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Mongolia and Inner Asia Studies Unit


Trading Mongolia’s Sovereign Meat is an anthropological study of the turn to export-oriented, intensified meat production in Mongolia. Seeking to revitalise its economy in the wake of crisis in the mining sector, Mongolia hopes to capitalise on the 'meatification' of diets in Asia. Mongolia, however, is a country where 'nomadic' pastoralism and meat eating are central to national identity. Wedged between Russia and China, Mongolian food sovereignty is also directly linked to national sovereignty through the constitutional classification of livestock as a ‘national asset under the protection of the state’. The export of meat from Mongolia is thus a highly contentious political issue. 

Our project examines the complex political, technical, and legal work that goes into making meat into a resource that can cross borders and explores the resulting tensions and anxieties over national identity and sovereignty. Through this study of the situated politics of the Asian 'livestock revolution' - the increase in demand for food of animal origin tied to population growth, urbanisation and income growth - we will provide a unique perspective on urgent questions surrounding food systems, regimes of biosecurity, and national and international legal frameworks, while shedding new theoretical light on the relationship between sovereignty, trade, and resources.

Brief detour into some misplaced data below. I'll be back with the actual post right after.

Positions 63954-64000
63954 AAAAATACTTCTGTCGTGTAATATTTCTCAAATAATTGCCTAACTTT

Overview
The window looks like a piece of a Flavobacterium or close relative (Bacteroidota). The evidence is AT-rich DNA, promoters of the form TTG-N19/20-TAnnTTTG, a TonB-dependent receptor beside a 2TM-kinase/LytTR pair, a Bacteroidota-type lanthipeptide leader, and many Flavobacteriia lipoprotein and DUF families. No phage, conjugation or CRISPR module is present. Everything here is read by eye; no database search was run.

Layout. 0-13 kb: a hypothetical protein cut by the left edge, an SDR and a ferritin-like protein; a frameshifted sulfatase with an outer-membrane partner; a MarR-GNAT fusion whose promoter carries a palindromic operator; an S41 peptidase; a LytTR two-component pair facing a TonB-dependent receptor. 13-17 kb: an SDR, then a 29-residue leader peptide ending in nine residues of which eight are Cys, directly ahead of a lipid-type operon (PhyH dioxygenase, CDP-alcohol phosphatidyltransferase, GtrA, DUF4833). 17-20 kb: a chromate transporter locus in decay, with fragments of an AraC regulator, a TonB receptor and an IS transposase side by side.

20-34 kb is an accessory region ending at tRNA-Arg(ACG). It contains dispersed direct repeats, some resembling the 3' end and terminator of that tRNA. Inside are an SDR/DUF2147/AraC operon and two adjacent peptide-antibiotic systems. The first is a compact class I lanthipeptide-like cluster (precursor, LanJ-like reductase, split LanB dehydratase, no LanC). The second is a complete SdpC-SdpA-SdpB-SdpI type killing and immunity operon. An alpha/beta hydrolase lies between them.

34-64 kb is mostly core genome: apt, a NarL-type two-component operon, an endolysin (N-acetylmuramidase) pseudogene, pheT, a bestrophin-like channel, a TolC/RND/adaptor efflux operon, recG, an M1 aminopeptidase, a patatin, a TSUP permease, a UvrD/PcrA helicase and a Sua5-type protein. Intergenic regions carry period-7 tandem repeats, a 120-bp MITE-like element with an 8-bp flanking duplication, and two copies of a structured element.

The project will study how herd animals are transformed into commodities, how these commodities are made to circulate both within Mongolia and across its borders, and the political effects of these processes. Drawing on the unique capacity of ethnographic research to provide insight into how apparently technical interventions have complex social effects, we aim to examine how a range of actors navigate the post-socialist revival of an export-oriented meat industry, study efforts to standardise meat production, and thus uncover the effects of the livestock revolution from the margins of the world economy. 

This is an ESRC funded Research Grant, 01 September 2022 – 01 September 2025

Research Team

Professor Uradyn E. Bulag (PI)

Dr Thomas White (Research Associate)

Dr Elizabeth Fox (Research Associate)

Enkhbat Sainbayer (Research Assistant)